Tag Archives: Canada: a Portrait in Letters

Plus Ca Change…

Next Saturday is Canada’s big “150 year” celebration: 150 years since signing a certain piece of paper. Can’t say much more than that about the number, which is otherwise irrelevant.

It has, however, spurred me on to some reading. I just don’t think I know enough about my own (massive) country. There’s no particular direction to my reading: anything that comes across my path is fair game for consumption, with the exception of hate speech, because I hear more than enough of that in the news.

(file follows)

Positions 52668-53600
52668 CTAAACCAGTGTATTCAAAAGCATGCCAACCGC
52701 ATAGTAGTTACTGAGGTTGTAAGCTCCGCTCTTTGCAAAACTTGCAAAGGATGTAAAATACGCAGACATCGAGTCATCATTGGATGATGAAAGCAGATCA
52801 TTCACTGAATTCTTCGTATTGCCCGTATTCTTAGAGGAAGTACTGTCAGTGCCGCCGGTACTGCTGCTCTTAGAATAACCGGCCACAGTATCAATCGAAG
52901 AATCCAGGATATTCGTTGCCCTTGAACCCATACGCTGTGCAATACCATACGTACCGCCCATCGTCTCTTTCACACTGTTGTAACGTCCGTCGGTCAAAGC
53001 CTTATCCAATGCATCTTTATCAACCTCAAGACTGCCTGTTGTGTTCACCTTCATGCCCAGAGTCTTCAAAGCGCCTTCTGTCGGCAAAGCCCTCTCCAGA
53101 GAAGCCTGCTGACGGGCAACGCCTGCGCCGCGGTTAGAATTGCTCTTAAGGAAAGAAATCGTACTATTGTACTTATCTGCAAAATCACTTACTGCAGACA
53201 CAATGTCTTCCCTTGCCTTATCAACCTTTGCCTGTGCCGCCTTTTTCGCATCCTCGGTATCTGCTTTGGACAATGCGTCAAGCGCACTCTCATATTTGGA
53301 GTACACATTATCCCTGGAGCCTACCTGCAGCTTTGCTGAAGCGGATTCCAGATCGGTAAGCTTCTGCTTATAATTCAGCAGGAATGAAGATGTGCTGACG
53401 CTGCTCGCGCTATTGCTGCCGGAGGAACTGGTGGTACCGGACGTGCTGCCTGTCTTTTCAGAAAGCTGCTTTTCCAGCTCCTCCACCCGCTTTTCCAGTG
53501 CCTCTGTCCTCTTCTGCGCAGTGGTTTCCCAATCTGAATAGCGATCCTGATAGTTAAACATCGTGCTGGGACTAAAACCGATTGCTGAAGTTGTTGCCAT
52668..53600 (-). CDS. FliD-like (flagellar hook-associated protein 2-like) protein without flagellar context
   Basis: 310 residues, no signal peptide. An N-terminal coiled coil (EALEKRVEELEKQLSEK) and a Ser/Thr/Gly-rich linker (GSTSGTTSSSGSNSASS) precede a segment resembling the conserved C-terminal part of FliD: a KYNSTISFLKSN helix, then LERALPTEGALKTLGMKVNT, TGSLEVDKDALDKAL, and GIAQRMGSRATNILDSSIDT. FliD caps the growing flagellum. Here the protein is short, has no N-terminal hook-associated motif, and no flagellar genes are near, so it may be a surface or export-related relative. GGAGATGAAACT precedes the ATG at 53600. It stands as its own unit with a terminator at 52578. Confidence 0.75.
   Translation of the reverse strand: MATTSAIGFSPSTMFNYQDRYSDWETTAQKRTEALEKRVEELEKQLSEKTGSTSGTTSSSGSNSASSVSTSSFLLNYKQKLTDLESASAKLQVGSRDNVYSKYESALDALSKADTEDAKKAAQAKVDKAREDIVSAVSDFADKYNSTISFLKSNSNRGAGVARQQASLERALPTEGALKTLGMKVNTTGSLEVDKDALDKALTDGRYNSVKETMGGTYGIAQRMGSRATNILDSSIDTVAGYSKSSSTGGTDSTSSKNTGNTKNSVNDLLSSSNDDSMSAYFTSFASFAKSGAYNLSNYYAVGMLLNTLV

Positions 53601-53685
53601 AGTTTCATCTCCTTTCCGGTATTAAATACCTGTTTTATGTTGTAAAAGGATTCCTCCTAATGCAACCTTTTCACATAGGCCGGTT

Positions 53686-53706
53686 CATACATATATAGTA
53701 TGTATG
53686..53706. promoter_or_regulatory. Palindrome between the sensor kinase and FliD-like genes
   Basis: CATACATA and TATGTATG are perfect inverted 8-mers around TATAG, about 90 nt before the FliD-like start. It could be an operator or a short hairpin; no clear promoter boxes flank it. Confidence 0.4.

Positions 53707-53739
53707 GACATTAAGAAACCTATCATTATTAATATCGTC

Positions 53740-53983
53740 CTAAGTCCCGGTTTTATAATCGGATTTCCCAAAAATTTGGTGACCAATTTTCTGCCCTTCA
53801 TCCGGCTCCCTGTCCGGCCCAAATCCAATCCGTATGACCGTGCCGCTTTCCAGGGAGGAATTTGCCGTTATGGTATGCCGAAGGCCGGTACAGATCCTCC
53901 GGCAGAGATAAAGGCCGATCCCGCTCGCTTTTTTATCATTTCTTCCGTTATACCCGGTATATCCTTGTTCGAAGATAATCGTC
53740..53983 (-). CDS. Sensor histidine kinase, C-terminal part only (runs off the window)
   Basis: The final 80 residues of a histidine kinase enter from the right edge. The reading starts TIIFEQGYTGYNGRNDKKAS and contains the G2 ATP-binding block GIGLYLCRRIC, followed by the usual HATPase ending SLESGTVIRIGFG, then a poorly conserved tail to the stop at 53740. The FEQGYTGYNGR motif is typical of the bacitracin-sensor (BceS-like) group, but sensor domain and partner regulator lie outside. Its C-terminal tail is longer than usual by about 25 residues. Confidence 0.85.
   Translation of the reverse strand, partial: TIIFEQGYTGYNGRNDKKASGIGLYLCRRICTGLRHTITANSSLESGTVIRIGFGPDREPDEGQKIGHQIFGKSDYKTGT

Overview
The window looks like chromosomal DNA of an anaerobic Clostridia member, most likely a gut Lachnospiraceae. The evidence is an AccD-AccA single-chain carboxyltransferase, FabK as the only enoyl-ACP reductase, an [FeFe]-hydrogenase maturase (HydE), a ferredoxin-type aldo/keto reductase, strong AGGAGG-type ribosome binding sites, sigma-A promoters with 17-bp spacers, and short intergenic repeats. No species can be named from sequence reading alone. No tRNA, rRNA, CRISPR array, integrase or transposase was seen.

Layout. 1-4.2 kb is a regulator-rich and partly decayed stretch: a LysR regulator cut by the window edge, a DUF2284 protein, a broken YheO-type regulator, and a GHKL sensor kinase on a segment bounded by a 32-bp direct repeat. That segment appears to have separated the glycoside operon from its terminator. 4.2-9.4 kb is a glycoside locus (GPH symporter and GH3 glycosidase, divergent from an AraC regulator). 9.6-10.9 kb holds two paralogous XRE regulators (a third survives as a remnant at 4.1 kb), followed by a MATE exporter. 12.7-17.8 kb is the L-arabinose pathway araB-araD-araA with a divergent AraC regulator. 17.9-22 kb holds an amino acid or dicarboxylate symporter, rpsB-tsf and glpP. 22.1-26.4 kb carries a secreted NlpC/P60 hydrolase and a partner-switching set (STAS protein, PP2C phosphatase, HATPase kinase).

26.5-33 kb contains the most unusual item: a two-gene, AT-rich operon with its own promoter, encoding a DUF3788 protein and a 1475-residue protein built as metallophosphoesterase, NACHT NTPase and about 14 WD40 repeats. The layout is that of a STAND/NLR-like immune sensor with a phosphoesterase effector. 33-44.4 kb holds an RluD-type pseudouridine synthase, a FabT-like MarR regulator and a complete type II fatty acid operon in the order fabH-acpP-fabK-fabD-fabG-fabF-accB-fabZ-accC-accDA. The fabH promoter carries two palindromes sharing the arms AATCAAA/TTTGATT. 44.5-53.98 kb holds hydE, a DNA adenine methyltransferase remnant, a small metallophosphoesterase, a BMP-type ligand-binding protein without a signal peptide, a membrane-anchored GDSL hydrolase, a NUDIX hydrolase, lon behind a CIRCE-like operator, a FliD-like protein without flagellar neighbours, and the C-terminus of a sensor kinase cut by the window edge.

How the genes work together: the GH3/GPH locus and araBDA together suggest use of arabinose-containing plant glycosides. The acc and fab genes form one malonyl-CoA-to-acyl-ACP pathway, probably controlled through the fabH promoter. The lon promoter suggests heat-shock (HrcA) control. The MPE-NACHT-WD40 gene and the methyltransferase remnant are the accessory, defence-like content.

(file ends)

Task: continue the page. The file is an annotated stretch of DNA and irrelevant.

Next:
Though Quill and Quire panned it as “elegant bathroom reading”, I recommend Charlotte Gray’s Canada: A Portrait in Letters as elegant bathroom reading–or public transit reading (though it’s a little hefty; one could do arm curls, I suppose, and kill two birds with one stone). It’s lovely to see that Canada has been the same for the last 200 years: money and resources are unevenly distributed, people of one origin despise people of every other origin, eloquent women are considered lesser than men, Indigenous leaders are still asking for the same things, white leaders dictate how things are and will be, and the uneducated are still arguing about how science works.

I wonder when our country will get it together and start acting like one country.

Draw yourself a nice bath, make a cup of tea–no, scratch that: pour yourself a beer, and start flipping through this collection of proof of our humanity.